Transitional states in marine fisheries: Adapting to predicted global change

MacNeil, MA, Graham, NAJ, Cinner, JE, Dulvy, NK, Loring, PA, Jennings, S, Polunin, NVC, Fisk, AT and McClanahan, TR (2010) Transitional states in marine fisheries: Adapting to predicted global change. Philosophical Transactions of the Royal Society B: Biological Sciences, 365 (1558). pp. 3753-3763. ISSN 0962-8436

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Abstract

Global climate change has the potential to substantially alter the production and community structure of marine fisheries and modify the ongoing impacts of fishing. Fish community composition is already changing in some tropical, temperate and polar ecosystems, where local combinations of warming trends and higher environmental variation anticipate the changes likely to occur more widely over coming decades. Using case studies from the Western Indian Ocean, the North Sea and the Bering Sea, we contextualize the direct and indirect effects of climate change on production and biodiversity and, in turn, on the social and economic aspects of marine fisheries. Climate warming is expected to lead to (i) yield and species losses in tropical reef fisheries, driven primarily by habitat loss; (ii) community turnover in temperate fisheries, owing to the arrival and increasing dominance of warm-water species as well as the reduced dominance and departure of cold-water species; and (iii) increased diversity and yield in Arctic fisheries, arising from invasions of southern species and increased primary production resulting from ice-free summer conditions. How societies deal with such changes will depend largely on their capacity to adapt - to plan and implement effective responses to change - a process heavily influenced by social, economic, political and cultural conditions.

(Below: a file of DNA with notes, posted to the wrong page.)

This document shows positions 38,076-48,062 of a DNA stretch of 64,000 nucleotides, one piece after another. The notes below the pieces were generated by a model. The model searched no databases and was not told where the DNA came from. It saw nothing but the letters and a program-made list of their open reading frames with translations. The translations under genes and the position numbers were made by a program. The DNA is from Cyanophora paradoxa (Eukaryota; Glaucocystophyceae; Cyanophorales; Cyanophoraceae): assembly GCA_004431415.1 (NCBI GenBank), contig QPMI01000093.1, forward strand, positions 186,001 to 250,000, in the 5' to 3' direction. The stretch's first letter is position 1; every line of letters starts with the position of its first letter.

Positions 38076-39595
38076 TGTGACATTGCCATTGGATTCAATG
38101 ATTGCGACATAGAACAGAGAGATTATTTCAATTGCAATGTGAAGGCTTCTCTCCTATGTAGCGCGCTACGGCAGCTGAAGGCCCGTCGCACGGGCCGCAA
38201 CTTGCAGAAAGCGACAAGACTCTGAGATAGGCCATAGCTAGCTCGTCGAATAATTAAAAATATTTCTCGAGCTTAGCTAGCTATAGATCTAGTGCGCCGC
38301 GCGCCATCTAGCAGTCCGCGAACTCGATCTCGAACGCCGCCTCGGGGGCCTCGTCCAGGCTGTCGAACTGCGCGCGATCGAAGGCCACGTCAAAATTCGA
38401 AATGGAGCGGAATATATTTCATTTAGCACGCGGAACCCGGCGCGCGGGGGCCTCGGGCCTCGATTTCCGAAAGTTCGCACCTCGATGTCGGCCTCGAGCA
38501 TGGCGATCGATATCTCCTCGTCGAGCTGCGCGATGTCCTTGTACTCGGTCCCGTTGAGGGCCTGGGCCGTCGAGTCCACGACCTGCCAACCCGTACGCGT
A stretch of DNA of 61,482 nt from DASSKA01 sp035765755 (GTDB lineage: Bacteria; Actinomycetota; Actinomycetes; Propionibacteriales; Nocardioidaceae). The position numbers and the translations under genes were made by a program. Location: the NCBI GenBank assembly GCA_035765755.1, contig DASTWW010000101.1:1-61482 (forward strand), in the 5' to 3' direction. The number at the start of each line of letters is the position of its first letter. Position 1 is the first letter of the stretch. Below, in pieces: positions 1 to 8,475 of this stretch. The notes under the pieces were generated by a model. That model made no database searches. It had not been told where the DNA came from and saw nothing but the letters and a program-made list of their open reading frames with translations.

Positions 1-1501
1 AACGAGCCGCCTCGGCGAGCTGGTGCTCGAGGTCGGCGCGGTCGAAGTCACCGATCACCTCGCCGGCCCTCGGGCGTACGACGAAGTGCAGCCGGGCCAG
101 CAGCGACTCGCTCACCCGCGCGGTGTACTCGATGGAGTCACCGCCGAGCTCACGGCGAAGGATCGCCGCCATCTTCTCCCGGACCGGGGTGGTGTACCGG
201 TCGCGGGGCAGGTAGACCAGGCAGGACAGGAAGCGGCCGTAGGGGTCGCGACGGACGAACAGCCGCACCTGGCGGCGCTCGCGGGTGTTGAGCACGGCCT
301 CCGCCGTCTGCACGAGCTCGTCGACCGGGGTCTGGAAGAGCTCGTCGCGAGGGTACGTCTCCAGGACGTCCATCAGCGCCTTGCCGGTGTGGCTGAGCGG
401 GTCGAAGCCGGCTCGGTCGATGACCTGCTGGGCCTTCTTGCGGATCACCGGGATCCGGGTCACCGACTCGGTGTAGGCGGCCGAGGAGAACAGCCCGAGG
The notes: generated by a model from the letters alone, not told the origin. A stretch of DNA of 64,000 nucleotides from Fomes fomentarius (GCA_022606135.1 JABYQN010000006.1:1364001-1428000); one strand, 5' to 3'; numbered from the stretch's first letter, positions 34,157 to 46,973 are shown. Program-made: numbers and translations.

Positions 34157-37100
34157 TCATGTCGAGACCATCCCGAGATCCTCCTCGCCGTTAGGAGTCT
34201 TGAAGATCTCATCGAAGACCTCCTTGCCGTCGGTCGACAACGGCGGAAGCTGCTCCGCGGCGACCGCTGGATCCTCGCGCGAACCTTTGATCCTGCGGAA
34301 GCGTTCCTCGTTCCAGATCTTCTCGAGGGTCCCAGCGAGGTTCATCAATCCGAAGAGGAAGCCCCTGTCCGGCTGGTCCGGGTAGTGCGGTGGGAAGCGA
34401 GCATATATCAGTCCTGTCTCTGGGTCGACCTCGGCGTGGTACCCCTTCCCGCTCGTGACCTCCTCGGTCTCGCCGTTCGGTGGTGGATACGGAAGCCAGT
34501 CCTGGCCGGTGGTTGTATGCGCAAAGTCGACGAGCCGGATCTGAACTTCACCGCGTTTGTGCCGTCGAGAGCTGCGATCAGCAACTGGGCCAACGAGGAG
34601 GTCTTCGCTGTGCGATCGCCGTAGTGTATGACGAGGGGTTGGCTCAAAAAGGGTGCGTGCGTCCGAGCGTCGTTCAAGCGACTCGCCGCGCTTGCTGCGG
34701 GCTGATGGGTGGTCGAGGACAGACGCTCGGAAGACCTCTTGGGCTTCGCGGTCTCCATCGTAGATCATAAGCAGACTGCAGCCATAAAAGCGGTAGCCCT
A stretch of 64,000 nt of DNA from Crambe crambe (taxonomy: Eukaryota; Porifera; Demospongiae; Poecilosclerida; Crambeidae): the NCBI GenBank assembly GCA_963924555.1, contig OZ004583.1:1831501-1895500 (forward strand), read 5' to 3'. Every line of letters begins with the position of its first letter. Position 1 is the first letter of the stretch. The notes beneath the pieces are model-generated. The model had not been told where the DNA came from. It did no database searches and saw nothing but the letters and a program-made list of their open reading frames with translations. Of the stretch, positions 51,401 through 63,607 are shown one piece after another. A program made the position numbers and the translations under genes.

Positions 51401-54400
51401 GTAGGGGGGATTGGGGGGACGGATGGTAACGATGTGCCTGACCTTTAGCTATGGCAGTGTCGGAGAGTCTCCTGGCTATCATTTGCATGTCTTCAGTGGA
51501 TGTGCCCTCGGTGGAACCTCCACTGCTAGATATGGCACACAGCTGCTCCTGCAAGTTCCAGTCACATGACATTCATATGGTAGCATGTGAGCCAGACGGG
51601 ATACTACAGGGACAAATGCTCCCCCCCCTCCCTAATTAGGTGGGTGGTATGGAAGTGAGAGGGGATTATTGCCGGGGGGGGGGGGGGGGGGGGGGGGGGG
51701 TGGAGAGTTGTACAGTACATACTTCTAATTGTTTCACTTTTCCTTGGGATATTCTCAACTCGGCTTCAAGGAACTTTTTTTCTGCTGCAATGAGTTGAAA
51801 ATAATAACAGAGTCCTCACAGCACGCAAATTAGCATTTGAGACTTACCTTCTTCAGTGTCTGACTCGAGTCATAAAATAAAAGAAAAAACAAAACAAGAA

Item Type: Article
Faculty \ School: Faculty of Science > School of Environmental Sciences
University of East Anglia > Faculty of Science > Research Groups > Marine and Atmospheric Sciences
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Depositing User: Rosie Cullington
Date Deposited: 26 May 2011 15:14
Last Modified: 11 Sep 2018 10:30
URI: https://ueaeprints.uea.ac.uk/id/eprint/31486
DOI: 10.1098/rstb.2010.0289

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